Is the Loonie Really Set to Fly South?
Robert is a member of The Motley Fool Blog Network -- entries represent the personal opinion of the blogger and are not formally edited.
The consensus has turned against the the Great White North as the number of hedge funds betting against the country continues to grow. But the trade is getting crowded and recent economic data should cause the bears to reconsider their thesis.
The great white short
The bear thesis against Canada is pretty simple.
- Slowing growth in emerging markets will put a drag on commodity prices
- The over-indebted Canadian consumer is finally tapped out
- Frothy real estate prices are due for a correction
And there are lots of big names betting against the Loonie and by proxy the CurrencyShares Canadian Dollar Trust ETF (NYSEMKT: FXC).
Vijai Mohan, founder and portfolio manager at Hyphen Fund Management, recently announced he's all-in against Canada betting 95% of his portfolio against the Canadian dollar and the nation's banks.
Steven Eisman, famous for betting against the U.S. housing market, has issued similar warnings against the Canadian real estate market.
The problem with so many high profile names betting against Canada, the trade is starting to look crowded.
According to the U.S. Commodity Futures Trading Commission, bearish bets against the Canadian dollar exceeded 76,000 contracts in April making the loonie the most shorted currency behind the Japanese Yen.
The last time short interest was this high against the Canadian dollar was in July 2007. The result - a massive short squeeze that sent the loonie up 7% over the next three months.
With so many speculators betting against the country, problems have likely already been priced in so that the market could be due for an upside surprise.
Holes in the bear thesis
In addition, the recent economic data is starting to poke holes in the bear thesis.
Two weeks ago, Statistics Canada reported 95,000 jobs were created in May. This was the best number in 37 years and reduced the unemployment rate to 7.1%.
No apparent signs of a slow down in real estate. Last week, the Canadian Mortgage and Housing Corporation reported 200,000 housing starts in May, up from 176,000 in April. This blew past analysts expectations in spite of tighter lending rules passed by the Federal government.
Both of these economic reports suggest economic growth is picking up after a soft 2012 and a Bank of Canada interest rate hike could be back on the table. That would be a catalyst for a higher loonie.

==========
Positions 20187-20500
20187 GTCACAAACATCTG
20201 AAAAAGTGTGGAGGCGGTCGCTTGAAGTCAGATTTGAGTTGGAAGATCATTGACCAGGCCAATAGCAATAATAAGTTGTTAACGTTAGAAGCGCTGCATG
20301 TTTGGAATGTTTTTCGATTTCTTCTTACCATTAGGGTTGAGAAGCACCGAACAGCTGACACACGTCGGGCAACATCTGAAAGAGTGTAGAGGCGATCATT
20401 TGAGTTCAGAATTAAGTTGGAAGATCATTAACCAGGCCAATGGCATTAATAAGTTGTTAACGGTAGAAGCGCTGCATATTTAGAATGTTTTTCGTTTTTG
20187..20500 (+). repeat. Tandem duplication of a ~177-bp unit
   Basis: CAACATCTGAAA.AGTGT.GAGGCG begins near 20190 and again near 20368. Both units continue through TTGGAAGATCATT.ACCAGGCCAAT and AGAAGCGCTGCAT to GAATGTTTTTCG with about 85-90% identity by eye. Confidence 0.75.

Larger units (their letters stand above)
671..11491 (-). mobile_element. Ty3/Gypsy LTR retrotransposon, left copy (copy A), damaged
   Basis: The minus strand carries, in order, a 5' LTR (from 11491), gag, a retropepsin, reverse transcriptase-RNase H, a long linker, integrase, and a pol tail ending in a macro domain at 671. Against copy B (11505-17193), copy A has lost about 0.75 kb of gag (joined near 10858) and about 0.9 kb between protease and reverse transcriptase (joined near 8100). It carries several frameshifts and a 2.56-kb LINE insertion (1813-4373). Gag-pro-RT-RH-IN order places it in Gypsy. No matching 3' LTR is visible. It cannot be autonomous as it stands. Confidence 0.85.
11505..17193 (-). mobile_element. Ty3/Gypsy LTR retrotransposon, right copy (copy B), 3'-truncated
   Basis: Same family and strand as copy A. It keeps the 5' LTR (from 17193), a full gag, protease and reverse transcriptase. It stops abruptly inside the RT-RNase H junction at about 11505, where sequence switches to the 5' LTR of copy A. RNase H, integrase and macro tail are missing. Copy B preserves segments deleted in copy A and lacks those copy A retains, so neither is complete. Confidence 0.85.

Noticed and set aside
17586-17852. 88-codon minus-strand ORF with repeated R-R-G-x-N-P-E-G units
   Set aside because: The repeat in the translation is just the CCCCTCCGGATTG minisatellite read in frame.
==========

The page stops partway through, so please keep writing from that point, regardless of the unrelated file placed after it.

Canada's equity markets also look attractive.
The iShares MSCI Canada Index (NYSEMKT: EWC) remains 16% below its 2008 peak. The index has under-performed the S&P 500 by 15% over the past year.
Most of this decline can be credited to weak commodity stocks which make up half of the index. Materials and energy stocks are down 45% and 22% respectively since 2011.
But a few catalysts could send those shares higher.
First, the discount for Canadian crude is shrinking. The spread between Western Canadian Select and West Texas Intermediate hit a record $40 per barrel last winter. However, that discount narrowed to $17 per barrel this spring as railroads and pipelines begin to clear clogs in the energy supply chain.
Second, despite record short interest, Canadian banks reported strong earnings this quarter. Take Royal Bank (NYSE: RBC), the nation's largest financial institution, as an example. Last month the company announced a $1.9 billion second quarter profit up 26% driven by strong gains in trading and wealth management. Even the company's supposedly troubled retail arm posted a impressive 12% earnings gain. After hearing for years the Canadian banks are due for a slow down, all of the negatively is looking misplaced.
Foolish bottom line
The Canadian dollar is pricing in a major recession. But a strong jobs report, solid housing numbers, and stronger commodity prices should cause the bears to revisit their short thesis.
Robert Baillieul has no position in any stocks mentioned. The Motley Fool has no position in any of the stocks mentioned. Try any of our Foolish newsletter services free for 30 days. We Fools may not all hold the same opinions, but we all believe that considering a diverse range of insights makes us better investors. The Motley Fool has a disclosure policy. Is this post wrong? Click here. Think you can do better? Join us and write your own!